McCain’s Health Care Plan: Increases Taxes, Decreases Coverage
by Seth Michaels, Apr 29, 2008
Today in Tampa, Fla., Sen. John McCain gave an address his advisers claimed would “unveil” his health care proposal—but he essentially offered the same tired proposal he’s been touting for months. Most policy analysts agree this plan won’t cut costs, won’t cover more people and won’t fix the real problems in the health care system.
McCain wants to address our nation’s health care crisis by merely shifting costs around—and millions of people would pay higher health care costs as a result. McCain would tax health care benefits as income and push more people out of group insurance pools and into the often-predatory private market. In short, McCain would increase our taxes and ensure fewer of us could afford quality health care.
AFL-CIO union members in Florida were on hand as McCain spoke to ask him to change course and offer some real answers on health care.
Yesterday, McCain met with a father and son at a Florida hospital and listened to the father’s story of his struggle to pay for his son’s health care. But McCain didn’t mention that his plan would leave that nine-year-old boy without coverage. How’s that for straight talk?
Economist Roger Hickey, co-director of the Campaign for America’s Future, says McCain’s health care proposal shows little comprehension of the issue. Indeed, Hickey says, the proposal is “a dangerous fraud” and based on a theory “contradicted by the facts.”
McCain’s health care plan, as it currently exists, wouldn’t lower costs or expand coverage. Instead, through changing the tax system for health benefits, it could result in many employers cutting off health benefits altogether.
The massive upheaval that would result—millions of families losing their health coverage on the job and then having to try to find an insurance company that would sell them a new policy that would cover their families—that’s not an unintended consequence of his proposal. That chaotic loss of health security is exactly what McCain intends to happen. He wants us all to buy insurance not as part of a group—like an employee group or a co-op—that can negotiate for better coverage at lower premiums, but as individuals, at the mercy of the private insurance companies.
And get this: McCain wants to abolish the regulations that currently exist in most states that require companies to insure people with pre-existing conditions, provide benefits that don’t exclude some medical conditions, and prevent them from charging huge premiums for crumby benefits.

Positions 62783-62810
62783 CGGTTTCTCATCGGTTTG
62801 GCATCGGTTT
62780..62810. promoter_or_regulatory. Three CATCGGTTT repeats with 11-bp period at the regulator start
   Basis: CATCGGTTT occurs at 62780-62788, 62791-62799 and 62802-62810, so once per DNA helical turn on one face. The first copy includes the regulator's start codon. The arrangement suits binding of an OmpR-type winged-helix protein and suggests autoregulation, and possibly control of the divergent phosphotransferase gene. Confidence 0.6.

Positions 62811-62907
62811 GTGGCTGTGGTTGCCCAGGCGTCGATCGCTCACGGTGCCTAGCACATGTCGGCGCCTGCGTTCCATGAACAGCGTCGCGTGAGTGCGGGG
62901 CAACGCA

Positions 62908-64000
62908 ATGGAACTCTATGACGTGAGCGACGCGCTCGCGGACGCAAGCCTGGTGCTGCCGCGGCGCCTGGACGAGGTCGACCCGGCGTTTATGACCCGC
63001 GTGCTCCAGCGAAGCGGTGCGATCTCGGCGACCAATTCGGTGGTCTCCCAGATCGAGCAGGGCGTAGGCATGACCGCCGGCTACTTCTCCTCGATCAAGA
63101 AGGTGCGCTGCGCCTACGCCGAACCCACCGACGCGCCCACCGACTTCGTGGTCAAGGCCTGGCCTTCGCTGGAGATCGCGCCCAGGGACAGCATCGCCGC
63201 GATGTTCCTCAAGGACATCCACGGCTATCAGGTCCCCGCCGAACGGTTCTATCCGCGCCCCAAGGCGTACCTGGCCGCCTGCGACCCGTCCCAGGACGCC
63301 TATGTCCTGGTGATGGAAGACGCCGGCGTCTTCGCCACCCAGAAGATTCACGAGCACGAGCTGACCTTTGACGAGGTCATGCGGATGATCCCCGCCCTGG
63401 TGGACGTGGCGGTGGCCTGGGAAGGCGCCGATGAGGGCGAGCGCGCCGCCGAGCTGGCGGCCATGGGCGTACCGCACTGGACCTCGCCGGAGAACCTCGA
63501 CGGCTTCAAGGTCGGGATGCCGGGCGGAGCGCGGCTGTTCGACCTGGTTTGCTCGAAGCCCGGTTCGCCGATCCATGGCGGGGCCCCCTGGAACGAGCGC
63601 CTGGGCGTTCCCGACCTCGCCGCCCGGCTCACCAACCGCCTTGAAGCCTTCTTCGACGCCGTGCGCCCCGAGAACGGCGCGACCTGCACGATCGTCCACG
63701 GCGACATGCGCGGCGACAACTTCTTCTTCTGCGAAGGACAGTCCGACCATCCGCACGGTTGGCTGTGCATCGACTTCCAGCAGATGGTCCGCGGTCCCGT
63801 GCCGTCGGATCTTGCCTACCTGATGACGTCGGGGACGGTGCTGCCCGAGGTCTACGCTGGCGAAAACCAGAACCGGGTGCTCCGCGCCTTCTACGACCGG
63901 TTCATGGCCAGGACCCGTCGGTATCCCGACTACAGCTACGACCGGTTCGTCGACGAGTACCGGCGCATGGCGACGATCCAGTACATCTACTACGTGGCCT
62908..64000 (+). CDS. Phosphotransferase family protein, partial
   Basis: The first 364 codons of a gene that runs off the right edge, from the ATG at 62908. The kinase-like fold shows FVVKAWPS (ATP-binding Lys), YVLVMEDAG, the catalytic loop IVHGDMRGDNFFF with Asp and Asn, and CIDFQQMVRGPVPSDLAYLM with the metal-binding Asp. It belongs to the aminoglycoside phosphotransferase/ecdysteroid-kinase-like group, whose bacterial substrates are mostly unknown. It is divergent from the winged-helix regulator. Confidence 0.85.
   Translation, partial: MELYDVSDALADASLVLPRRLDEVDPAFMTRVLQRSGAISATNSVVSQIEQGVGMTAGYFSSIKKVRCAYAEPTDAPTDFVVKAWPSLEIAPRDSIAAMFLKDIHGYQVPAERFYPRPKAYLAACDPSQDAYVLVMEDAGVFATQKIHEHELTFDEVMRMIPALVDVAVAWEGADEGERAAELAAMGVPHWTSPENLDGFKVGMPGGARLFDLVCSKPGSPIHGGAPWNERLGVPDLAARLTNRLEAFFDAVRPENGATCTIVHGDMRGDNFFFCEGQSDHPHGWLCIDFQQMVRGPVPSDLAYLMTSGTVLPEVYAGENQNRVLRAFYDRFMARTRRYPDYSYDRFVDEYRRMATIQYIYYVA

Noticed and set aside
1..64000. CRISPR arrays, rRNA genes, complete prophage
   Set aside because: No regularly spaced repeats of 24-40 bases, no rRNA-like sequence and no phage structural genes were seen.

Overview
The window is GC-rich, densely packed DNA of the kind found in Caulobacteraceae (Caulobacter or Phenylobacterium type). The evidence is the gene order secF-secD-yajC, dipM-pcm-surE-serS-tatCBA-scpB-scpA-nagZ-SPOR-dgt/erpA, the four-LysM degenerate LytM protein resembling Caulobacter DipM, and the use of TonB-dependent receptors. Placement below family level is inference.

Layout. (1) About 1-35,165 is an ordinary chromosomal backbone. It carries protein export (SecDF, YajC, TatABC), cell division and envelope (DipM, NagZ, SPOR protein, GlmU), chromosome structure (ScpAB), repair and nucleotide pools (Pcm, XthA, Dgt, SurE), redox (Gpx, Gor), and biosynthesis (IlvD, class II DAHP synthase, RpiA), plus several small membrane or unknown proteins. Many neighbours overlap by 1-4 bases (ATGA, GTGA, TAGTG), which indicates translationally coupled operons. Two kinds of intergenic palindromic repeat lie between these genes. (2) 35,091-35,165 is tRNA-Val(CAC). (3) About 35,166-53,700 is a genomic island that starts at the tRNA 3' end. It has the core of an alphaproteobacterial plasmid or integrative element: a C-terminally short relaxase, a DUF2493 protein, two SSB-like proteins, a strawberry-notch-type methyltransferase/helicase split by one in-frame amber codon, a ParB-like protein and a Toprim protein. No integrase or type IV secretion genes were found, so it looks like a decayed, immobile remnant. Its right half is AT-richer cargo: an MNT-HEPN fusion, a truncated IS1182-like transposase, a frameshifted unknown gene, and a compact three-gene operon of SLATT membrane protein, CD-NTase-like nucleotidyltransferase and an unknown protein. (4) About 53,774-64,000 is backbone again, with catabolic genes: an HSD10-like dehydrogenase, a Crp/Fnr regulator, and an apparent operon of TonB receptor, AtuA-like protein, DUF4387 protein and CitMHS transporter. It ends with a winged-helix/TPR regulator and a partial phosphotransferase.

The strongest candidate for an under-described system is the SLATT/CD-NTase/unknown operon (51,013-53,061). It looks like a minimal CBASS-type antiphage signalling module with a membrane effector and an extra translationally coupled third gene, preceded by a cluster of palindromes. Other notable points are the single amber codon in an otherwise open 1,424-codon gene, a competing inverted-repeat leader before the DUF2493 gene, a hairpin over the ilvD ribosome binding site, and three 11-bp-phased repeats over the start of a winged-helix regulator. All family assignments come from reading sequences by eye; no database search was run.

McCain’s plan is exactly the wrong answer to give working families at a time when health care premiums have been rising 10 times as fast as income. The nearly 27,000 responses to the online AFL-CIO 2008 Health Care for America Survey earlier this year shows the problem goes beyond the millions of people who lack insurance. The more than 7,000 who took time to write comments made it clear that many more of us are at risk of losing coverage or being denied care. Working families, even those with insurance, already are paying high costs and having trouble getting the medical care they need.
Who really wins in the McCain health care plan? The insurance and pharmaceutical companies whose lobbyists fund and staff McCain’s campaign. Those special interests couldn’t have written a better plan than McCain’s, which would roll back regulations that protect consumers from denials of coverage and excessive premiums. And to top it off, his corporate tax cut proposals would give the top 10 insurance companies nearly $2 billion.
The AFL-CIO is making health care a major part of the campaign to turn around America. Unions are greeting McCain around the country this week to ask for real solutions on health care. Union members and leaders have attended meetings about the health care crisis around the country, and next month, union members will distribute more than a million fliers at worksites and set up phone banks to get the word out on the issue of health care. On May 17, thousands of union members will walk door to door to educate and mobilize working families on how they can make sure the next president makes implementing a real health care plan a top priority.
Tags: McCain , Taxes , Election , Health Care , Health
This work is licensed under a Creative Commons Attribution 3.0 License.